In the search for an alternative, preferably anabolic therapy, we examined the application of extracorporeal shockwaves (ESW), which showed a pronounced effect on bone mass, leading to relatively early improved biomechanical properties in previous studies in the rat tibia [8,9,10,11].
Shockwaves are acoustical pulses that are characterized by high amplitude (~ 500 bar) and short rise time (~ 20 ns), which are followed by a longer low-magnitude negative wave (~ − 100 bar) . ESW are widely used to disintegrate kidney stones . In orthopedics, shockwave therapy is used safely and effectively in a variety of musculoskeletal disorders like non-unions, osteonecrosis of the hip and tendinopathies [14,15,16,17]. Until recently, extracorporeal shockwave therapy for musculoskeletal disorders was applied focused, i.e., the waves converge in a focal point . For the prevention of fractures in osteoporosis, a focused approach is not preferable because relatively large skeletal regions have to be treated. For the treatment of dermatologic pathologies, generators that produce unfocused shockwaves have been developed, which produce a parallel bundle, enabling a homogenous treatment of larger areas . Skeletal sites, such as the distal radius and proximal femur, are particularly interesting candidates to examine, because they represent well-known locations of osteoporotic fractures and are easy to reach for shockwave therapy . When indeed bone density increase can be achieved at clinically relevant levels, this may be a non-invasive additive to today’s osteoporosis treatment or locally improve bone quality for better osteosynthesis. In the current clinical pilot study, the safety as well as potential magnitude and duration of the anabolic effects of unfocussed shockwave therapy is therefore being assessed in the distal forearm of twelve patients.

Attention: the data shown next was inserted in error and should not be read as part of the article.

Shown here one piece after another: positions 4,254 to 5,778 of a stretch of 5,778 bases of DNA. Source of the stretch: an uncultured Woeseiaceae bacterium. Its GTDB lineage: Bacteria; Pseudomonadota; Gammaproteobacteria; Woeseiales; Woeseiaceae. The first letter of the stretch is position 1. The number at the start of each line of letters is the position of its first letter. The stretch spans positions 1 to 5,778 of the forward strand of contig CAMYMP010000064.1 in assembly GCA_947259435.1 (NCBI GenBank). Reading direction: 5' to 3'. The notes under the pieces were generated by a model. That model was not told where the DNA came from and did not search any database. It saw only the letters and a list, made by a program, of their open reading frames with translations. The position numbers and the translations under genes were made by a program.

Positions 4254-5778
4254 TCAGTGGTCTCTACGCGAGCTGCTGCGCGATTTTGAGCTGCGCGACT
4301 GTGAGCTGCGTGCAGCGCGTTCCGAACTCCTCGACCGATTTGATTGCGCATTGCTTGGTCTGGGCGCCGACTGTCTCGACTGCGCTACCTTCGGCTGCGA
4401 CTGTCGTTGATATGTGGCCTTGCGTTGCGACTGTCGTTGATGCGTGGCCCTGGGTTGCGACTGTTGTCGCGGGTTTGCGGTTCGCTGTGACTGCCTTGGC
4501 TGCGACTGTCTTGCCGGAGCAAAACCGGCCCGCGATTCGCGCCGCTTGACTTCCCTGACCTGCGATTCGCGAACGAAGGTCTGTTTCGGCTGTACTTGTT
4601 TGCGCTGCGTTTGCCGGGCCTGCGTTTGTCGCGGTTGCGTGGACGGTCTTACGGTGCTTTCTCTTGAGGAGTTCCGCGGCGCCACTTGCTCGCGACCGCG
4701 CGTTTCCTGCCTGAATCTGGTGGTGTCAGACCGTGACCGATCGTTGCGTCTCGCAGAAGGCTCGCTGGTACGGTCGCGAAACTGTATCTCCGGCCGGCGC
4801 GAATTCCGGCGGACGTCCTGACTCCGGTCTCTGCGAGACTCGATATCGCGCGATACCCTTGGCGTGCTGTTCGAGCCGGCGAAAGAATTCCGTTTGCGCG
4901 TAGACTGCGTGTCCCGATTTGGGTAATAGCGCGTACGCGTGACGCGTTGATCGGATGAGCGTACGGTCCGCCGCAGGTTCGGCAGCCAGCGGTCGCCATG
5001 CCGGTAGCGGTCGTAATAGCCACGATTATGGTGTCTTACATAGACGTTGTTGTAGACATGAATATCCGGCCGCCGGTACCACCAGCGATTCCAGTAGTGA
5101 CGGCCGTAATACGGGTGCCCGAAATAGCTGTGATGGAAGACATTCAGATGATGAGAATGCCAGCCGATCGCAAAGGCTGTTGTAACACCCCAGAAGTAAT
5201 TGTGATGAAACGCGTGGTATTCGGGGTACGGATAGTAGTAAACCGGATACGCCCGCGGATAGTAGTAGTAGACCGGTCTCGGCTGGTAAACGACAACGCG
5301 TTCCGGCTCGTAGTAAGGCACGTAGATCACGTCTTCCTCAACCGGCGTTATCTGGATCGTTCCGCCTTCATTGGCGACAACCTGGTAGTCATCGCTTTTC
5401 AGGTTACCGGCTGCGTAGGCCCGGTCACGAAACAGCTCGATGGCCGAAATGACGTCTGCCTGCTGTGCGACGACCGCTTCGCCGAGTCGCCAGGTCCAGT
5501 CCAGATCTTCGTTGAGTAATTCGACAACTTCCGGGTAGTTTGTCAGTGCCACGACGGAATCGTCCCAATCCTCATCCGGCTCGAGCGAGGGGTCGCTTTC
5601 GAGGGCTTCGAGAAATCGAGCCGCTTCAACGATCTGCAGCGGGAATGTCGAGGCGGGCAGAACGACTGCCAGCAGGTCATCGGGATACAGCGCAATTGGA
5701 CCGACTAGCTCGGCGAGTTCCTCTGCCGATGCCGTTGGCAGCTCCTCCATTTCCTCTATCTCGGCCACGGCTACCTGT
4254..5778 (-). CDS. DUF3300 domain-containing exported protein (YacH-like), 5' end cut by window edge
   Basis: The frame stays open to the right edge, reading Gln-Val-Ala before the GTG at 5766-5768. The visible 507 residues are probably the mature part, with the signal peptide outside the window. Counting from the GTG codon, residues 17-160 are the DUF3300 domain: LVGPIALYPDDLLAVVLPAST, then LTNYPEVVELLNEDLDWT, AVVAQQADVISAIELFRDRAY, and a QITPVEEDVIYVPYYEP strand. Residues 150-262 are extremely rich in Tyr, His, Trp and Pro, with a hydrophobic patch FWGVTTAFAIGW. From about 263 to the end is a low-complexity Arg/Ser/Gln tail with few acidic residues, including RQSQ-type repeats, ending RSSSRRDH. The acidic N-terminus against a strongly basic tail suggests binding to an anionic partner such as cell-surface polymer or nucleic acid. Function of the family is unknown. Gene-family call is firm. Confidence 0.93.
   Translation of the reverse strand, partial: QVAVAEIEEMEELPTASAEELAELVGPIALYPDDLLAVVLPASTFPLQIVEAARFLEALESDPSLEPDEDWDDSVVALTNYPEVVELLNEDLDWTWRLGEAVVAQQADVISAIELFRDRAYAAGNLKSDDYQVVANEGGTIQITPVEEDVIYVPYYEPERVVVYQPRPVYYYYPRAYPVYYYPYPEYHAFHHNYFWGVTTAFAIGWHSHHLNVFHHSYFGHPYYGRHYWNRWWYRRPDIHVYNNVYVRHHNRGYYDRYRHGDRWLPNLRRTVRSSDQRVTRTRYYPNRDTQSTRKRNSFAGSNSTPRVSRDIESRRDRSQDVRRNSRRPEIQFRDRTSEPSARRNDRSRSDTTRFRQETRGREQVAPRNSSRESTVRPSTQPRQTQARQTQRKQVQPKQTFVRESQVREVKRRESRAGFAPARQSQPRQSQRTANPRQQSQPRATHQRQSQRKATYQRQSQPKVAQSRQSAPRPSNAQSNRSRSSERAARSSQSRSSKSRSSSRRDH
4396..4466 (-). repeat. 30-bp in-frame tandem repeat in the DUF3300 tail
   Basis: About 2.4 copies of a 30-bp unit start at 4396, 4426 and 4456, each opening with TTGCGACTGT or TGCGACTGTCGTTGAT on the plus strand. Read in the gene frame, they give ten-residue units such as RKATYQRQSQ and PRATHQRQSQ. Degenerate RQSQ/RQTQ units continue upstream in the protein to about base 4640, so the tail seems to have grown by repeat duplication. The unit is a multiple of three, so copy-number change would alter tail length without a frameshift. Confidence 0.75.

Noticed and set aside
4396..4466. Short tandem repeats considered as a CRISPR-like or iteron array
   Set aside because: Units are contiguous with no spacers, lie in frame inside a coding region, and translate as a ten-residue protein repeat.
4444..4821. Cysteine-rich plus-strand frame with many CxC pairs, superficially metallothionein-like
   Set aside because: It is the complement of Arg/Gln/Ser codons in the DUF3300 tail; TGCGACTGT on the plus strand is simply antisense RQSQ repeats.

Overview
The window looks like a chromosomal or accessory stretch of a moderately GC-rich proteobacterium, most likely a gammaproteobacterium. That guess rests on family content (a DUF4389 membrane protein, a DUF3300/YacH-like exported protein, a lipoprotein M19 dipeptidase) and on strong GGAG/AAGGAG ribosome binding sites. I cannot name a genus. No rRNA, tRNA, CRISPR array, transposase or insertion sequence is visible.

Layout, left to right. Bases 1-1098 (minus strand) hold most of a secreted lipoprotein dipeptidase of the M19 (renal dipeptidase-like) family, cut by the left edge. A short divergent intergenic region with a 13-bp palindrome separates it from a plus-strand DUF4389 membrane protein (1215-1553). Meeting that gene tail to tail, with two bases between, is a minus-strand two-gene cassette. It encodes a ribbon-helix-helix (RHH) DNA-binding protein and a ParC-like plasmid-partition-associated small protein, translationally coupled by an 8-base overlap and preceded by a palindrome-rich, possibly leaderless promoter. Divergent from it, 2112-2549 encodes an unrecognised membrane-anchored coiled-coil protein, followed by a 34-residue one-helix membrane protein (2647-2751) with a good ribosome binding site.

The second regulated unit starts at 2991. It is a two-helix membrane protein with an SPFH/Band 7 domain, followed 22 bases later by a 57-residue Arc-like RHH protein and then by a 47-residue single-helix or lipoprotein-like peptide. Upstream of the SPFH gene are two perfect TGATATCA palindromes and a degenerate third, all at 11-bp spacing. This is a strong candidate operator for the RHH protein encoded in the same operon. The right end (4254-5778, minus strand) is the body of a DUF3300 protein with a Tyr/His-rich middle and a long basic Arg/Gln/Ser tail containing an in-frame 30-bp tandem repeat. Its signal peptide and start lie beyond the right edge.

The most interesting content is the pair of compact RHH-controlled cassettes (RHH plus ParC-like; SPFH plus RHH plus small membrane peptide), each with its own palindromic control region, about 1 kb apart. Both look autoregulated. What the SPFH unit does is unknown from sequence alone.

We designed this phase II, randomized, single-blind, intervention study with an internal control to assess safety and efficacy of a single-time shockwave therapy to increase bone density. The study was conducted at one institution with twelve patients treated between May 18, 2015, and September 19, 2016.
Eligible patients were females, age 50–80 years, on the list for elective surgery of the lower extremity or spine under general anesthesia. Since this study only assessed a general effect on bone density, we did not select osteoporotic patients. They should have a normal dietary intake inclusive calcium and/or milk products. Exclusion criteria were skin disease, systemic corticosteroid use, known systemic disease that interacts with bone (e.g., rheumatoid arthritis, multiple myeloma, hyper(para)thyroidism, Paget’s disease, or Cushing’s disease), or a previous wrist fracture.